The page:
Handmade music

There’s nothing wrong with bands who blend modern, more electronic influences with folk music (Faun, and more recently Heilung, are two excellent pagan folk examples). But sitting and watching a group of musicians make wonderful, flowing music on real instruments, is something that gives the viewer a certain feeling. I know that feeling; it’s like a warm blanket on a cold autumn evening. It’s ornate, without rejecting the modern-day. It’s familiar, without being old-fashioned. And it’s talented, without demoralising or boring the listener.

Before lockdown reared its ugly head and kicked us all in the face, my wife and I paid our yearly visit to Glasgow’s Celtic Connections festival in January of this year. Of the six bands we saw, my personal favourite was, by far, Stundom. The Danes’ performance was simply exquisite, something that equalled young trio Hecla’s performance at The Mackintosh Church the year before. So yes – computers, buttons, plug-ins and even bloody autotune have their place in music (I’m something of an Owl City fan, so even for autotune I’ll make an exception). But sometimes, there’s something to be said for doing it all with real, live and warm sounds. Where even the mistakes enrich the experience.

Weird and wonderful languages

If you played the videos by Faun and Heilung that I linked above, you may have been thinking, “what language is this?!” If you’re not averse to a brief escape from English (that all-pervading tongue in which I nonetheless presently write), you’re in a good place when it comes to folk music. Some of the top-selling folk artists out there have made a name, and in some cases a living, for themselves out of singing in Irish, Scottish Gaelic, Welsh, and even non-Celtic languages like Swedish, Old Norse and Icelandic.

Scottish Gaelic is undoubtedly an endangered Celtic language in Britain, one whose vernacular usage may die out within a generation or two. But Julie Fowlis has firmly marked her territory in the folk scene with a succession of brilliant albums recorded in the language. Another brilliant song – and one I’m convinced would blow the roof off if it ever got used at Eurovision – is Niteworks and Sian’s “Air Fàir an Là“. Examples in Welsh and Irish abound too, and not just in the realm of folk music; know that Welsh rock act Super Furry Animals recorded their fourth album “Mwng” entirely in Welsh way back in 2000. And more recently, two kids from Belfast, Móglaí Bap and Mo Chara, decided they’d form an Irish Gaelic hip-hop act called Kneecap, with some dodgy English swearing thrown in (I’m not joking, check this out).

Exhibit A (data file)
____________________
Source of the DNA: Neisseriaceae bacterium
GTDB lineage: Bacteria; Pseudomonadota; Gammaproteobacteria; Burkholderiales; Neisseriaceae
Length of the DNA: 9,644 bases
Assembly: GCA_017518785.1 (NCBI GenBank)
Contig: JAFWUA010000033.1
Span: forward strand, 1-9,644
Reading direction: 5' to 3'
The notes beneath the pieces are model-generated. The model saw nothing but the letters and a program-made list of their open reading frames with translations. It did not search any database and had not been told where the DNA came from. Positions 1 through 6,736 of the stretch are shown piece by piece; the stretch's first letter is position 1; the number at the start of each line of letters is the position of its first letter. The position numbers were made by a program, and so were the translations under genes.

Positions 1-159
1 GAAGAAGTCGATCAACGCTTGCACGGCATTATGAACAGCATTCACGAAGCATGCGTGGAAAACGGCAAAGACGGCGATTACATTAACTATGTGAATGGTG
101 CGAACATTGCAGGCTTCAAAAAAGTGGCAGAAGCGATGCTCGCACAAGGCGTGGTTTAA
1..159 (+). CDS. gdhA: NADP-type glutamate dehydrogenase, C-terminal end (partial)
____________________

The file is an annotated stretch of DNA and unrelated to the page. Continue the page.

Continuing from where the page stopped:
Other genres aside, you won’t have to go too far to find Celtic music recorded in something other than English (by its very nature, Celtic culture was not originally English). In the 1980s, way before the Internet revolutionised the world, “Theme From Harry’s Game” by Clannad became a well-known hit. These days, there’s YouTube, Spotify and Apple Music, all of which can be used to discover great new artists working in all kinds of genres. Julie Fowlis, Sian et al may not have profited financially from the modern platforms, but they have in terms of their global outreach. And so, against all expectations, has the language they’re singing in. Scottish Gaelic recently recorded over 400,000 learners on language-learning app Duolingo, and my wife and I have become so enamoured of the language now only spoken by 1% of Scotland, that we’ve decided to learn Gaelic properly, with a teacher. Even if ultimately we can’t keep the language alive, we’ll do what we can, and we’re sure to make some new friends along the way. Tha Gàidhlig doirbh, ach spòrsail 😉

Conclusion, then?

So the above are my primary reasons for falling in love with Celtic music. It’s a love affair that has lasted the years so far, is sure to continue to do so, and is built upon the happiness, the romance, the handmade nature of the music and its linguistic mystique.

Now tell me…what do you think? Do you like folk music, or is it just for gobshites? 😉 If you do like it, what bands do you like and why? Perhaps there are other great reasons for giving a f*ck about folk music that I havenae cared tae mention above, Jimmy.

Drop me a line.

Andy x

P.S. with thanks to Mark Manson, whose irreverent, sod-the-rules attitude inspired this post.